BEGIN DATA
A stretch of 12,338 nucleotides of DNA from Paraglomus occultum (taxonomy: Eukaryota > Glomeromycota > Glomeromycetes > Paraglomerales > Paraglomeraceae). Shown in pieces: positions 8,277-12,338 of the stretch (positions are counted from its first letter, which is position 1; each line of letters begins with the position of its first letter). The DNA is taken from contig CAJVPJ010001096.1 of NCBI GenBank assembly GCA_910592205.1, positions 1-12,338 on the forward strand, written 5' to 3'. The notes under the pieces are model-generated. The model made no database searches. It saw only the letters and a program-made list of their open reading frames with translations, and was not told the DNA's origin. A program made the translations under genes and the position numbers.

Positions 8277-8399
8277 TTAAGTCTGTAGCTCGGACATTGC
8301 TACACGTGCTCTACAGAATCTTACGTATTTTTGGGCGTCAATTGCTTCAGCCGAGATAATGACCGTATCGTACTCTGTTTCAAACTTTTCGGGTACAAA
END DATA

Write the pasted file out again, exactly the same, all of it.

A stretch of 12,338 nucleotides of DNA from Paraglomus occultum (taxonomy: Eukaryota > Glomeromycota > Glomeromycetes > Paraglomerales > Paraglomeraceae). Shown in pieces: positions 8,277-12,338 of the stretch (positions are counted from its first letter, which is position 1; each line of letters begins with the position of its first letter). The DNA is taken from contig CAJVPJ010001096.1 of NCBI GenBank assembly GCA_910592205.1, positions 1-12,338 on the forward strand, written 5' to 3'. The notes under the pieces are model-generated. The model made no database searches. It saw only the letters and a program-made list of their open reading frames with translations, and was not told the DNA's origin. A program made the translations under genes and the position numbers.

Positions 8277-8399
8277 TTAAGTCTGTAGCTCGGACATTGC
8301 TACACGTGCTCTACAGAATCTTACGTATTTTTGGGCGTCAATTGCTTCAGCCGAGATAATGACCGTATCGTACTCTGTTTCAAACTTTTCGGGTACAAA